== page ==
KCC, Aisling Truck Academy partnership puts students in the driver’s seat

11/25/2019
Klamath Community College and a Rogue Valley trucking academy have teamed up to get more Klamath Basin residents behind the wheel of a big rig.
KLAMATH FALLS — Klamath Community College and a Rogue Valley trucking academy have teamed up to get more Klamath Basin residents behind the wheel of a big rig.
    
The company, Aisling Truck Academy, is training commercial truck drivers at the KCC campus in Klamath Falls. Aisling, pronounced “ash-ling” in Irish Gaelic, is based in White City.
    
Aisling co-owner and instructor Bud Williams has more than 40 years of driving experience. Williams said students enrolled in the five-week commercial driver license (CDL) course receive a combination of classroom instruction and hands-on driving experience. The program prepares students to earn a Class A commercial driver license and optional endorsements.
    
Initial classroom instruction prepares students to pass the tests required to obtain a permit, Williams explained. Once students have a permit, they can get in the driver’s seat and learn how to shift and operate commercial vehicles, maneuver multi-lane roads, and drive over mountain passes. They also practice filling out logbooks, reading maps, and navigating with digital GPS.
    
“The most important thing to me is preparing students to drive on their own. By first experiencing some of these things in our academy, the transition will be much easier,” Williams said. “Students who complete our program with extensive hands-on knowledge will be more successful in the workforce.”
    
In the remaining portion of the course, students learn about federal trucking law, Department of Transportation rules and regulations, vehicle and personal safety, and driver wellness, such as eating habits and hygiene.
    
Charles “Chip” Massie, executive director of external programs at KCC, said in the past Klamath Falls residents who wanted to quickly earn a CDL had to go out of town for classes and training. This new partnership with Aisling means the program will be available to more residents, and its five-week duration will move students into the workforce fast.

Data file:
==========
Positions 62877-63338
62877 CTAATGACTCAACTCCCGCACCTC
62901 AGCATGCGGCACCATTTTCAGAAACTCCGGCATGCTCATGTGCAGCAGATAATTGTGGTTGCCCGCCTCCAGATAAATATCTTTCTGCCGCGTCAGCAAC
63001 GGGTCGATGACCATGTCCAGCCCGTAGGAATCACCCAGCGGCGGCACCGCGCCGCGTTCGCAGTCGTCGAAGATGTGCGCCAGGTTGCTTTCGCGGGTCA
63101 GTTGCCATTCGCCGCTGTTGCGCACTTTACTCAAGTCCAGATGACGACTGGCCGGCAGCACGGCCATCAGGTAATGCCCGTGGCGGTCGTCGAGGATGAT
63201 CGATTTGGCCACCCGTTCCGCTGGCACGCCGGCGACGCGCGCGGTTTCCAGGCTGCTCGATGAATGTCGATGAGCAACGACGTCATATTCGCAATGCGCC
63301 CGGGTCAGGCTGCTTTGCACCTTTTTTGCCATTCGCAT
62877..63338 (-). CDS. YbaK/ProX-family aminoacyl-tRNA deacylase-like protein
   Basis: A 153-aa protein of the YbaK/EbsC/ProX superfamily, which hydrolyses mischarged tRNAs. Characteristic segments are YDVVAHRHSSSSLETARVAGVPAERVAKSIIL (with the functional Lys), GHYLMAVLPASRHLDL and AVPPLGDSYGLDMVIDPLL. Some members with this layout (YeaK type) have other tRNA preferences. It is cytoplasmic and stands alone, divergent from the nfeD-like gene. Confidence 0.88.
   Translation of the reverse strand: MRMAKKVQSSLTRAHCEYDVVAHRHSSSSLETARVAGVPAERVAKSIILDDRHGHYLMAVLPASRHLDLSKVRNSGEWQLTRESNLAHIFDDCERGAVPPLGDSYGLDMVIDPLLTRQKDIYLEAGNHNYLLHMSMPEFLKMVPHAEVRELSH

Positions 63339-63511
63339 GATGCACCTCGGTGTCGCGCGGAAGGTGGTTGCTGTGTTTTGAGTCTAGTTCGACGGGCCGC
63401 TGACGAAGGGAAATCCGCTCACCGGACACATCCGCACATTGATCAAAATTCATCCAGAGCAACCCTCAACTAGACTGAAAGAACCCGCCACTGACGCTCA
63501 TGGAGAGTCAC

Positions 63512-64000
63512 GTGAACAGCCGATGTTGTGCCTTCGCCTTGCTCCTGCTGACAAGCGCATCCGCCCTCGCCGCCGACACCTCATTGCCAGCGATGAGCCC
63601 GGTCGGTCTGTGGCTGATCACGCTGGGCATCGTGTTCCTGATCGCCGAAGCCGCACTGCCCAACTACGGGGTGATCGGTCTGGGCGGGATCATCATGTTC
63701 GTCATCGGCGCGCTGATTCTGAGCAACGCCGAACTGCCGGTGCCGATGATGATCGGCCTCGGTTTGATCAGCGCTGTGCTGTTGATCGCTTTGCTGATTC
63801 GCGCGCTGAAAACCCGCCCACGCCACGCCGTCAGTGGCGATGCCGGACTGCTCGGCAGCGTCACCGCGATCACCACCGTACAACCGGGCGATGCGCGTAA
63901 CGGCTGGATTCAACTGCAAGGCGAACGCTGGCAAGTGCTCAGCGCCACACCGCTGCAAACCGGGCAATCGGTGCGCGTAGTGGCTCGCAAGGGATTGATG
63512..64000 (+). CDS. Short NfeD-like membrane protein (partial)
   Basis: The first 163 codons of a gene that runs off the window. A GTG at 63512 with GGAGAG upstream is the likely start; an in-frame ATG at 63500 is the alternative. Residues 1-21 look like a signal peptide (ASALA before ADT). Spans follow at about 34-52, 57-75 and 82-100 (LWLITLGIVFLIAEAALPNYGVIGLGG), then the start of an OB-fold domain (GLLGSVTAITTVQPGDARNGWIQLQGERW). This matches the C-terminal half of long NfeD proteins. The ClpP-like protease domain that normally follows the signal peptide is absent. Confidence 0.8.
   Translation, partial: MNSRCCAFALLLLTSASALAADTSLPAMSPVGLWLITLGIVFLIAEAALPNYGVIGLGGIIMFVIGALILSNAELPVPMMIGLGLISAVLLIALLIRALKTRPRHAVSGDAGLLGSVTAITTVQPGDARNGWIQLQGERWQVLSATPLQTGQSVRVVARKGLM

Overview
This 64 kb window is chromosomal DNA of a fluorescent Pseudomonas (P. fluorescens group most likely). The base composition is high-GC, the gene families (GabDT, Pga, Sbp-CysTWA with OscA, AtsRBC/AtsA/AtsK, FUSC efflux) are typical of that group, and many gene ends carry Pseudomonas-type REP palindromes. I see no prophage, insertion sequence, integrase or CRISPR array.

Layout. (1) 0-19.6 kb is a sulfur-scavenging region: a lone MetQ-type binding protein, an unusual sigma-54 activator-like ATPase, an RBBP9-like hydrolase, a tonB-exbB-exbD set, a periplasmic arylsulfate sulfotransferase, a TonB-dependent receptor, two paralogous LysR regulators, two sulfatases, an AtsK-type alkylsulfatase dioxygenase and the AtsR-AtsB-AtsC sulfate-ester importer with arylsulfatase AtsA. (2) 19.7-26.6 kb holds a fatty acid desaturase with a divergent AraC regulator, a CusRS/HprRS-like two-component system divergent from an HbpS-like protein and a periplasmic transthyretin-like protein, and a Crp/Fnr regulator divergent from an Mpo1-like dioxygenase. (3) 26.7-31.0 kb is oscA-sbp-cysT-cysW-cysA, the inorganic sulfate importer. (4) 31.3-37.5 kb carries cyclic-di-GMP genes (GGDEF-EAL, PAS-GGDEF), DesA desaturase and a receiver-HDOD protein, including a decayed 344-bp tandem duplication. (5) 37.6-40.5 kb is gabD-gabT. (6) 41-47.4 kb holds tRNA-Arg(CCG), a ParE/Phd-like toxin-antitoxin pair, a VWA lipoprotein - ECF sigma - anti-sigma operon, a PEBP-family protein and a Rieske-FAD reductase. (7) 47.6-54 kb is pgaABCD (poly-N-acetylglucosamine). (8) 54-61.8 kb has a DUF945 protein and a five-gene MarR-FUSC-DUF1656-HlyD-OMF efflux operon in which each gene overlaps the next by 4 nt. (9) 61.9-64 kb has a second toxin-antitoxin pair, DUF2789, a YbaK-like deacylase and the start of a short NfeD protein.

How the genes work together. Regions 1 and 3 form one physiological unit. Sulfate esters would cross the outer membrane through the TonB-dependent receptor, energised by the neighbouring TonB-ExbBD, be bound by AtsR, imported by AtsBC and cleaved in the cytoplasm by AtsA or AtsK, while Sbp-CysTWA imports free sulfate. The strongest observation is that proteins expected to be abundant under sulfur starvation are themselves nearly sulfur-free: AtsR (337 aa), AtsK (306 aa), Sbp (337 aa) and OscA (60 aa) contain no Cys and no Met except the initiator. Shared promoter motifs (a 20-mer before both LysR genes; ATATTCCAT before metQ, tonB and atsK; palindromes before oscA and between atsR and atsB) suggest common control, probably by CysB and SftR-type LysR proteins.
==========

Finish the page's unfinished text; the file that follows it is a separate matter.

“This short-term, intensive course is non-credit and allows students to focus on getting a license and moving on to work, if that is their desire,” Massie said. “One of the partnership’s key benefits is providing direct access to the trucking industry for potential job placement once students complete the program.”
    
Program graduates who are interested in earning an associate degree in diesel technology at KCC can use the CDL program as credit toward the degree.
    
“KCC is excited about this partnership because it will allow the college to offer a 10-credit CDL course in a condensed five-week format,” said KCC Dean of Career Technical Education Chris Stickles. “Then, using KCC’s credit-for-prior-certification process, students can put the CDL credit toward completing the diesel technology program.”  
    
KCC plans to expand the CDL program to Lakeview and other rural areas near Klamath Falls, Massie said.
    
For Williams and his wife, Cathy, an Aisling co-owner who has logged more than 2 million miles of her own, students’ job placement is also a priority.
    
Cathy said students are guided every step of the way. She and Williams arrange recruitment introductions, help students fill out applications, and review students’ resumes.
    
“During the program we help each student build an application template so all of their information is in order, correct, up to date, and easily transferred into an online application,” she said. “Students learn the difference between hourly rates and cents-per-mile rates, and about sign-on bonuses and other things confusing to new drivers when they are selecting an employer. We teach students how to sift through the hype and make good solid employer choices.”
    
Cathy said the course emphasizes “real life as a trucker” experiences so students have a clear understanding about the ups and downs they may encounter on the road.
    
“We don’t want to push someone into being gone for weeks at a time that has small children at home,” she said. “If there are local opportunities available we encourage prospective students to do some research before enrolling to see if local employment is available for new drivers.
     
“We are expanding our trucking contacts in the Klamath Falls area so we have quality employers to place students with, regardless of whether they want to go on the road or stay local.” 

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